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'Do you know your bridge is leaning?' Elizabethton considers engineers for askew Covered Bridge

John Thompson • Updated Feb 6, 2018 at 8:02 PM

ELIZABETHTON — The Covered Bridge in downtown Elizabethton has stood for 135 years, but late last year it was determined the bridge was leaning a bit toward the upstream.

City Manager Jerome Kitchens said the city was alerted to the problem by a citizen who lives close to the bridge. The neighbor said, “Do you know your bridge is leaning?” When city officials went to the bridge, they found the citizen was correct.

It is speculated that a strong wind that blew through Elizabethton on July 8, 2016, caused the lean. The storm blew down several trees in the area and two people were killed at Watauga Lake.

The city hired the Mattern and Craig engineering firm to confirm the bridge was safe and no emergency action was required.

After Mattern and Craig’s study was completed, it submitted a report that the city forwarded to its insurance carrier, the Tennessee Municipal League Pool. The claim was denied on Jan. 22, citing photographs taken before July 8, 2016, which TML said showed bridge leaning.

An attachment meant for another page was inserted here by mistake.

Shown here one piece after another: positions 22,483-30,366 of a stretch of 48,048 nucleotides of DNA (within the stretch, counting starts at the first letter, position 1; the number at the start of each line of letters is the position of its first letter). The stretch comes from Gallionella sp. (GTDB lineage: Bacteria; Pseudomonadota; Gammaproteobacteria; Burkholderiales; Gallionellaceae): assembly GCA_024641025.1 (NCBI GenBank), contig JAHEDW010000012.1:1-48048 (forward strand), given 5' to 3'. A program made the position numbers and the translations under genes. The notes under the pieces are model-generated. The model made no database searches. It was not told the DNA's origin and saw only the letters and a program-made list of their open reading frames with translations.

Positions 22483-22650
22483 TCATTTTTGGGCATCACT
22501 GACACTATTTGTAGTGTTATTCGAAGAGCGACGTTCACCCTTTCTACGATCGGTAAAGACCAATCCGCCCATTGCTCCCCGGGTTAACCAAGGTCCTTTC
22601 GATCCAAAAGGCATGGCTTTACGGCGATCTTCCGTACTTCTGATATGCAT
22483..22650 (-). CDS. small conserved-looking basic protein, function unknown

After the denial, the city still needed to know whether repairs to the bridge would be necessary and has hiredMattern and Craig to make the determination.

If repairs are needed, Mattern and Craig’s report will contain an action plan for short and long-term repair and maintenance tasks. The report will also provide a baseline for future repairs and maintenance. Mattern and Craig’s inspectors would be assisted by a historic timber structure contractor from Timber Works of Interest.

Once the inspection is completed, the engineers would make recommendations on short-term actions needed to stabilize the bridge and long-term items that could be delayed. The report will also evaluate the Tennessee Municipal League engineering report, which was the basis for the city’s insurance claim being denied.

The cost of the study would be $25,200. The city’s Engineering Department would fund $7,000 of the amount, with the rest coming from the General Fund balance.

Kitchens said the bridge had been through a major renovation in 2012. That was when Allegheny Construction Co. spent months making repairs to the bridge. Part of the Mattern and Craig study will be to interview Allegheny in order to assess any impressions the contractor had on the structural condition of the bridge at that time.

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